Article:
With more and more major coal ash pond breach accidents, Odisha is facing, Center has asked the State Government to tough measures in this regard so that such hazardous events can be avoided in near future.
During 2010 to 2020, Odisha has faced 19 major coal ash pond breach accidents, while there are 73 major coal ash pond breaches reported across the country during the decade.
“Coal Ash In India, A Compendium of Disasters, Environmental and health Risks” Report released recently lists out all the 73 major coal ash breach accidents reported from across the country.
Majority are reported from Odisha, Chhattisgarh and West Bengal, which are the coal rich states.
Since September, 2010, Odisha is continuously facing coal ash pond breach accidents and continues to face such hazards till recently on 6 March 2020.
Coal ash pond breach accidents are reported in Jharsuguda, Angul, Sambalpur and Dhenkanal Districts, which are posing serious public health issues.
Mismanagement of coal ash has been linked with several environmental and public health risks and most obvious among them are ash pond breaches across the state.
Coal ash consists of arsenic, lead, mercury, selenium, hexavalent chromium and other carcinogens and neurotoxins.
While these major coal ash pond breaches have been reported, Talcher Thermal Power Plant routinely releases fly ash in the river, revealed the latest Report-Coal Ash in India.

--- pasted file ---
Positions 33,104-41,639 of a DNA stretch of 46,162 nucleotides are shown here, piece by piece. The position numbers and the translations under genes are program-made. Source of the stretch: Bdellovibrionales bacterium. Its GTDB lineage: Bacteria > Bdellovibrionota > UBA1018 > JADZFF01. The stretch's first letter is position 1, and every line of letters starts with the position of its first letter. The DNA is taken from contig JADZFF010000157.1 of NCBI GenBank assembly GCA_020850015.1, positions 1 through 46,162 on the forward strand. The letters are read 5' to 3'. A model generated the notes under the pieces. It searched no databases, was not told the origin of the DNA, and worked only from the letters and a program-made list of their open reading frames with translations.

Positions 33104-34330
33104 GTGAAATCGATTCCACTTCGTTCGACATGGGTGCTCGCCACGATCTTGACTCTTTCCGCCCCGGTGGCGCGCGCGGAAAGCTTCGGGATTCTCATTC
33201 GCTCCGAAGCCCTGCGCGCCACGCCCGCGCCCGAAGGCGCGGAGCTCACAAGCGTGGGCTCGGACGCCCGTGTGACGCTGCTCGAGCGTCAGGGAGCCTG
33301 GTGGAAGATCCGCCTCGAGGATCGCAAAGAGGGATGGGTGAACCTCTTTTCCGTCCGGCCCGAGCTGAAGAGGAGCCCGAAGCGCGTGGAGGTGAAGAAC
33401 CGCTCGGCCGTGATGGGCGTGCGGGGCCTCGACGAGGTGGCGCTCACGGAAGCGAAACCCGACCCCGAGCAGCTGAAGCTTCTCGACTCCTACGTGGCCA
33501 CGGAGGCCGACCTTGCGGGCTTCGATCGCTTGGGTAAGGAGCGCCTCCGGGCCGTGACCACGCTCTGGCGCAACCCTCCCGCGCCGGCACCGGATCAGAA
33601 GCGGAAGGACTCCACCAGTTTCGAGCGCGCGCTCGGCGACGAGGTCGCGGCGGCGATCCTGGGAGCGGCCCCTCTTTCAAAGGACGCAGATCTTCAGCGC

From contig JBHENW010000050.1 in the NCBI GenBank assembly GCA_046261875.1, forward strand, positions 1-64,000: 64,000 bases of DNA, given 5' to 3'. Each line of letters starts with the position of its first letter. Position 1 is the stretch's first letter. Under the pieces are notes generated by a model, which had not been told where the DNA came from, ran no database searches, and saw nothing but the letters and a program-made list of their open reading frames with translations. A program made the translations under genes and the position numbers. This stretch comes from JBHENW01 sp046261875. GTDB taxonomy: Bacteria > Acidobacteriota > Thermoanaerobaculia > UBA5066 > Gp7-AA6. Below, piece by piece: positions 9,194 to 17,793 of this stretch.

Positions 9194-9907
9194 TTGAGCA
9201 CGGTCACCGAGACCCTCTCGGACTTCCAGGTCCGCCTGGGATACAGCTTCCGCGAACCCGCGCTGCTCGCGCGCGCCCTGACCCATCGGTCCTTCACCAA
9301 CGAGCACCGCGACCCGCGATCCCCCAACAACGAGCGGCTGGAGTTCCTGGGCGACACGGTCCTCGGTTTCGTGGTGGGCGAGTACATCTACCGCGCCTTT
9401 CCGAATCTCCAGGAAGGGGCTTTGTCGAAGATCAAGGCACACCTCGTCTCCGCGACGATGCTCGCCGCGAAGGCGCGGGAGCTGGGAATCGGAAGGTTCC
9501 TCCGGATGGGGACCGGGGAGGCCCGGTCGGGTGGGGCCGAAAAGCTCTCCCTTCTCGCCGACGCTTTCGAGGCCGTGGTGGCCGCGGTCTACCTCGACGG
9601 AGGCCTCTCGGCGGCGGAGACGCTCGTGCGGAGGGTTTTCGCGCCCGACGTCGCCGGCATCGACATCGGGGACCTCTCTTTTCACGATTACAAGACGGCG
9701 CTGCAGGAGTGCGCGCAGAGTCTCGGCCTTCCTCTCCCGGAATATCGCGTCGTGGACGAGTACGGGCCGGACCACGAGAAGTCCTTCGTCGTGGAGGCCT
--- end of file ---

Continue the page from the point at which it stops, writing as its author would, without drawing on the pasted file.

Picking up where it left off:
Considering the frequency of breaches from such ash ponds and the toxic character of the ash, State is urged upon to develop regulations for the scientific management of ash ponds.
International Experts say that first principle of fly ash management is to keep it dry.
However, the practice of flushing coal ash with water is an adopted practice by the power plants due to its economic benefits .
Experts say disposal of wet ash slurry in ponds is the most dangerous method of ash management as ash ponds are highly susceptible to breaching especially during monsoons.
Wet slurry also causes leaching into the ground water and contaminates ground water and soil.
Dry disposal in a properly sited engineered landfill coupled with dust dispersal control mechanism is the best recommended practice.
It is high time that power plants are to adopt safe methods of disposing off fly ash to avoid contamination of ground water and soil.
As situation in Odisha is much worse as ash is directly discharged into water bodies on daily basis, it should be immediately stopped, advise experts.
Most importantly, the areas where coal ash pollution is reported those areas should be treated as these areas are contaminated and compensation are to be provided according the guidelines framed by Central Pollution Control Board(CPCB).
National Green Tribunal (NGT) has also issued orders in this regard earlier and State Government is needed to take up the steps at an early date, advised the Union Government.